Some days I counted my steps as I ran.
Some days my head was down as I assured myself I could make it another block.
Some days the heat caused the black top to shimmer just ahead of my steps.
Some days the cold air sliced like a knife into my lungs
Some days I felt a breeze caressing my body and I wanted to jog more than my self-allotted 6 miles.
Some days I lost my footing on the icy streets, slipping, stumbling, and struggling to stay upright.
I was addicted: to the roads, to the endorphin-induced highs that owned me, to the pleasure and pain of pushing my body to extremes.
My jogging started just after my 40th birthday as I recovered from what I judged to be a deadly bout of pneumonia.
“My god, I’m old and in terrible shape,” I lamented to the sickly image in the bathroom mirror. I had to change something if I was to attain my boastful proclamations of living to be 105.
I laced up my 8-year-old Keds, stepped outside on a sunny afternoon, and took my first awkward steps of jogging. I made it from the corner of my driveway to the near corner of the next-door neighbor’s drive, a liberally measured distance of 16 feet.
I collapsed on the concrete curb, praying I could crawl home and live another day. Reality slapped me in the face and shouted in my ear, “Lady, your shape is worse than terrible, it’s non-existent.”
Thus, began my obsession.
The next day I gritted my teeth, took a breath, and ran to the far end of the neighbor’s drive. Daily I made progress, running from one house to the next, adding a few more steps each outing.
It wasn’t a pretty sight, or let me rephrase, I wasn’t a picture of grace and beauty, but I was adding distance daily.
A friend took notice of my feeble, but well-intended efforts and asked to join me. I relented with a forced promise there would be no laughing at my progress. Soon we were running at the nearby high school track. Once around the 1/4 mile path was a major accomplishment, and when we could go around twice it was celebration time. We jumped in the car and high-fived our way to the yogurt store exactly ½ mile away.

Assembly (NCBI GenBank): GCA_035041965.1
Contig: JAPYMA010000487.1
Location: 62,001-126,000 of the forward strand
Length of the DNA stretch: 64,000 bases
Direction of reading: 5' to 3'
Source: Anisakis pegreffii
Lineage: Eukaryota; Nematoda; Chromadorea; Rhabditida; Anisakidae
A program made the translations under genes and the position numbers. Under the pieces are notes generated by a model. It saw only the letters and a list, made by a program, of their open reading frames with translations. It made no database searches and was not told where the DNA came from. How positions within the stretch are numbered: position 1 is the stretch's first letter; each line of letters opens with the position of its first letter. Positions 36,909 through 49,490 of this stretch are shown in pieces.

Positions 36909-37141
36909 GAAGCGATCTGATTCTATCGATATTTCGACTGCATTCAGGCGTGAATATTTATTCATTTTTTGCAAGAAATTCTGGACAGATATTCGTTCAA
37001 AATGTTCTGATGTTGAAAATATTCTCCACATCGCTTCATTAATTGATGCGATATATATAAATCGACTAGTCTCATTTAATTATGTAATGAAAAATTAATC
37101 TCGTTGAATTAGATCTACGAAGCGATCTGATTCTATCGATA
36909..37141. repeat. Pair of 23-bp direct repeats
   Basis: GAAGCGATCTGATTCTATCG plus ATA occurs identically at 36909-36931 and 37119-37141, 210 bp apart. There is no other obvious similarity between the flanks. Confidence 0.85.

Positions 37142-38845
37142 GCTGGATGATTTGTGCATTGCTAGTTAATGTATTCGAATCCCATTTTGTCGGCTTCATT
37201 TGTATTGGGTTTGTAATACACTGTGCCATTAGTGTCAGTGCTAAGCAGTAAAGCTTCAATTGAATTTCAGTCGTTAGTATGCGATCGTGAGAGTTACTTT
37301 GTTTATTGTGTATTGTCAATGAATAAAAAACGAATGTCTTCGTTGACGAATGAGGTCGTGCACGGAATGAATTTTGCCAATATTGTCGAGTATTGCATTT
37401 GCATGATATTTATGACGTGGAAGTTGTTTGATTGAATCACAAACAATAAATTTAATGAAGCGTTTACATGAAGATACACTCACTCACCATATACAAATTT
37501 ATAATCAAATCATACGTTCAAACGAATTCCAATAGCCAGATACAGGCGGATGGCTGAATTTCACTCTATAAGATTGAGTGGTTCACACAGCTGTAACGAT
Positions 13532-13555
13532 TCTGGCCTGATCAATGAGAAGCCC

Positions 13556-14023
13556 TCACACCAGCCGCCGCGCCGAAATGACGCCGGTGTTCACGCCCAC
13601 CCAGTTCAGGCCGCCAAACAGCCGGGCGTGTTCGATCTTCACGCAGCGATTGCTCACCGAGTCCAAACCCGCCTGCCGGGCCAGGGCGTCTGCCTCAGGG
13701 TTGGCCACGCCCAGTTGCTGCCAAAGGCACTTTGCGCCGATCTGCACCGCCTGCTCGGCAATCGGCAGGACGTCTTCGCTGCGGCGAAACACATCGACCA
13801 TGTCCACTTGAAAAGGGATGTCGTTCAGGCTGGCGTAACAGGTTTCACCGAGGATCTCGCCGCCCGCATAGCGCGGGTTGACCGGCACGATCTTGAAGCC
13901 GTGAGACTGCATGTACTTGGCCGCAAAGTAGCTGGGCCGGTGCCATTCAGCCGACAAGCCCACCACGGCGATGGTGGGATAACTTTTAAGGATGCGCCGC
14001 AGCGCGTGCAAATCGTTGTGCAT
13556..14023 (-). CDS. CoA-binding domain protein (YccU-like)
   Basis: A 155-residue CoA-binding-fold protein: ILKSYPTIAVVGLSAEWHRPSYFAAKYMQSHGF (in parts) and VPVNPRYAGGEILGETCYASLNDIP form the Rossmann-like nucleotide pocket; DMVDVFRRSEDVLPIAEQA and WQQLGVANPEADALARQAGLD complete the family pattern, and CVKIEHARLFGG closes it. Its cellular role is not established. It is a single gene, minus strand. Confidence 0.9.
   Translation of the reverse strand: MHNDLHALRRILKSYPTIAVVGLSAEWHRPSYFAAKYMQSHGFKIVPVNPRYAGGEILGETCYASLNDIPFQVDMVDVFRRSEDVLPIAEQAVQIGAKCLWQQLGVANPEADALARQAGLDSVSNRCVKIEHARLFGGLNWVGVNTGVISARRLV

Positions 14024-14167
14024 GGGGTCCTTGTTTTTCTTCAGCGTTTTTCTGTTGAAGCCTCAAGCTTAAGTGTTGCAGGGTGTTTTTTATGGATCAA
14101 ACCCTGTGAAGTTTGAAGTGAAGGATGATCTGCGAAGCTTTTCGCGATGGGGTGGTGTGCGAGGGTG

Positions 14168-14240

“Hummm. We are running in circles the same distance we are driving to gobble down a cone-filled reward,” we noted. ‘Why not run one way and walk back? Or, maybe after resting our weary bodies over a fat-inducing sugar delicacy we could run and walk back.”
And how far could our legs carry us if motivated by double dips? Visions of cream-filled cones standing like fence posts along our various routes served to push us forward.
Another friend heard about the yogurt incentive and joined us as we gradually reached a full mile without stopping, then 2 miles, and miracle of miracles 3 miles.
About this time we learned of a race for runners scheduled a few weeks ahead, and my running partners, both being 10 years my junior, thought we should enter. Doubtful, but prodded by pride, I refused to admit to these youngsters 5 miles on one day was pushing the age envelope. After all, I was approaching the ‘over the hill’ mark and it had taken gallons of yogurt and several months of road work to master 3 miles.
The embarrassing race results and my running experiences will follow in Part 2 (and maybe Part 3) of this story.. Stayed tuned.